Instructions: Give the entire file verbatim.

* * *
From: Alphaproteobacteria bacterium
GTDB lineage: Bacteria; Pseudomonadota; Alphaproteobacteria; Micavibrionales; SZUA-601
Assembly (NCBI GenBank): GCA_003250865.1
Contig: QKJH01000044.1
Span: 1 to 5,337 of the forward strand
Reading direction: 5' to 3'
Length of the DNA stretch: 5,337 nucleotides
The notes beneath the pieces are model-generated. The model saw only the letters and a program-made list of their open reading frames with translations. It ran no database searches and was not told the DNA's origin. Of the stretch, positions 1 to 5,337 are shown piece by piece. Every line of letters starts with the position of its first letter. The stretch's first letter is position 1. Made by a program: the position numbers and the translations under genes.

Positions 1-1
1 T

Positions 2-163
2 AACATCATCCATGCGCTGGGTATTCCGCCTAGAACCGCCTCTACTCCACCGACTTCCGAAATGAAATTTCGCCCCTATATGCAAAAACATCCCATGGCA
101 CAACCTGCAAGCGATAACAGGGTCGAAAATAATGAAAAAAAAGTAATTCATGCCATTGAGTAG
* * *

From: Alphaproteobacteria bacterium
GTDB lineage: Bacteria; Pseudomonadota; Alphaproteobacteria; Micavibrionales; SZUA-601
Assembly (NCBI GenBank): GCA_003250865.1
Contig: QKJH01000044.1
Span: 1 to 5,337 of the forward strand
Reading direction: 5' to 3'
Length of the DNA stretch: 5,337 nucleotides
The notes beneath the pieces are model-generated. The model saw only the letters and a program-made list of their open reading frames with translations. It ran no database searches and was not told the DNA's origin. Of the stretch, positions 1 to 5,337 are shown piece by piece. Every line of letters starts with the position of its first letter. The stretch's first letter is position 1. Made by a program: the position numbers and the translations under genes.

Positions 1-1
1 T

Positions 2-163
2 AACATCATCCATGCGCTGGGTATTCCGCCTAGAACCGCCTCTACTCCACCGACTTCCGAAATGAAATTTCGCCCCTATATGCAAAAACATCCCATGGCA
101 CAACCTGCAAGCGATAACAGGGTCGAAAATAATGAAAAAAAAGTAATTCATGCCATTGAGTAG